3 Click the button for the way that you want to handle the call. For
example, to transfer a call, click Transfer. To park a call, click Park.
For additional information on using the Complement Attendant
Software, see the Help system in the software.
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A
TELEPHONE INSTALLATION AND
MAINTENANCE
This chapter covers these topics:
Connecting the
Telephone
■
Connecting the Telephone
■
Installing the 3102 Telephone Label Plate
■
Attaching and Adjusting the 3101/3102/3105 Support Bracket
■
Attaching and Adjusting the 1102/2101/2102 Support Bracket
■
Moving Your Telephone
■
Swapping Telephones
■
Cleaning Your Telephone
■
Troubleshooting Problems
Although the connector layout varies between telephones, all NBX
telephones and attendant consoles use these symbols to identify the
connectors:
Power connection for an AC power adapter. The adapter is an optional
component on NBX 3101 and 3102 Telephones and the 3105 Attendant
Console.
Network connection. Connects the device to the network. NBX 3101 and
3102 Telephones and the 3105 Attendant Console, as well as older NBX
telephones that include “PE” in the part number, can accept a powered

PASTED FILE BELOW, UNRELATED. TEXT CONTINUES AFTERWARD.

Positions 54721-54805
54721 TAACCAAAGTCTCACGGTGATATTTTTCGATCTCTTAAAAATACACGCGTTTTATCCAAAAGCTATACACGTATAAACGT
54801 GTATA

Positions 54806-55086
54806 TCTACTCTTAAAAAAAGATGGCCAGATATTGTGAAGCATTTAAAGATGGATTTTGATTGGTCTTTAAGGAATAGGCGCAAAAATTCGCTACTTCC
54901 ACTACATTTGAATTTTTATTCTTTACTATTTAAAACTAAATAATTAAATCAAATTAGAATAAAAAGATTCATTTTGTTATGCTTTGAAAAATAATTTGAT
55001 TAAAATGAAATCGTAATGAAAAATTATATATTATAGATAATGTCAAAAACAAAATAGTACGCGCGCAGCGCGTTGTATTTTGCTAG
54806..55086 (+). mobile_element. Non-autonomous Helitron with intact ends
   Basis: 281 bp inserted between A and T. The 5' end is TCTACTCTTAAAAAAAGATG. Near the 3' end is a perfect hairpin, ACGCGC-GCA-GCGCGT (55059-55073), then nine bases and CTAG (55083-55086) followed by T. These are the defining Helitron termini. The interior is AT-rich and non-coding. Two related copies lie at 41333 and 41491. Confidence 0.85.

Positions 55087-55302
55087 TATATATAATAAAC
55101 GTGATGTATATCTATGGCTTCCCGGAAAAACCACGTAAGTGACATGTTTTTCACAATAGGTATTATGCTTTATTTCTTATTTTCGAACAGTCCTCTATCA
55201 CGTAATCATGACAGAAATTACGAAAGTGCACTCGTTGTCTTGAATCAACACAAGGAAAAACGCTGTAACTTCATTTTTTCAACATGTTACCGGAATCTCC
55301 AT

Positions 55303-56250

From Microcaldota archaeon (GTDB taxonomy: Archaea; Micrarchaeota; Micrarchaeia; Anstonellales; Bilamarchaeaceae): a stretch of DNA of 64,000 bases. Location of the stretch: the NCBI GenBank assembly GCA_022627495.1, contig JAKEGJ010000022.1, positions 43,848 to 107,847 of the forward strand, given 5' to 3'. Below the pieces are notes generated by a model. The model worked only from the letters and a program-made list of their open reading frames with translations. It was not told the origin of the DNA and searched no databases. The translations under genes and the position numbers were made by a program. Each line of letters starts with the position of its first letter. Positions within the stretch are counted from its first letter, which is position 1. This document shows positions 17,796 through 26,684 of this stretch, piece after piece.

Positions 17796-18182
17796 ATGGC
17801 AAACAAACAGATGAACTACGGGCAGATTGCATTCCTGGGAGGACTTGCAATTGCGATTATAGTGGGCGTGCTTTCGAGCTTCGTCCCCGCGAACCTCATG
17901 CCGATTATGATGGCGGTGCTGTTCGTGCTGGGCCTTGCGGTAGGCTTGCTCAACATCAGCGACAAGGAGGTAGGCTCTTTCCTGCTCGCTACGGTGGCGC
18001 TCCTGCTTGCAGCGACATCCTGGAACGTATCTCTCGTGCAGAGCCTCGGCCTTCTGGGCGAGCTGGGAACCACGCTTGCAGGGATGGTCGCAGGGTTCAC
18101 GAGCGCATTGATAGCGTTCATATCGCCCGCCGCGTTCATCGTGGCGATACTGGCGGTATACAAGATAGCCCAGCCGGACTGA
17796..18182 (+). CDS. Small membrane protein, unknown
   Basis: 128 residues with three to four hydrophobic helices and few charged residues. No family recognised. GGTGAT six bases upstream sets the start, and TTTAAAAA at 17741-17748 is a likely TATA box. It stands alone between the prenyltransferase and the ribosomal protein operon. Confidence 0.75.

Ethernet cable that conforms to the Power over Ethernet (IEEE 802.3af)
standard.
Switch port for connecting a computer or other network device, such as an
NBX Attendant Console, to the network.
Handset connector.
Headset connector. NBX 3102 only.
110
APPENDIX A: TELEPHONE INSTALLATION AND MAINTENANCE
Figure 14 shows underside of the NBX 3102 Business Telephone.
Connection details for each type of NBX device are listed on the packing
sheet that is shipped with the device.
Figure 14 Underside of the NBX 3102 Business Telephone
CAUTION: The NBX system operates over the LAN, not through traditional
telephone wiring. Your telephone connects to the NBX system through an
RJ-45 LAN connector instead of an RJ-11 telephone connector. Your
telephone will not work unless it is connected properly. Ask your
administrator if you have questions about your telephone connection.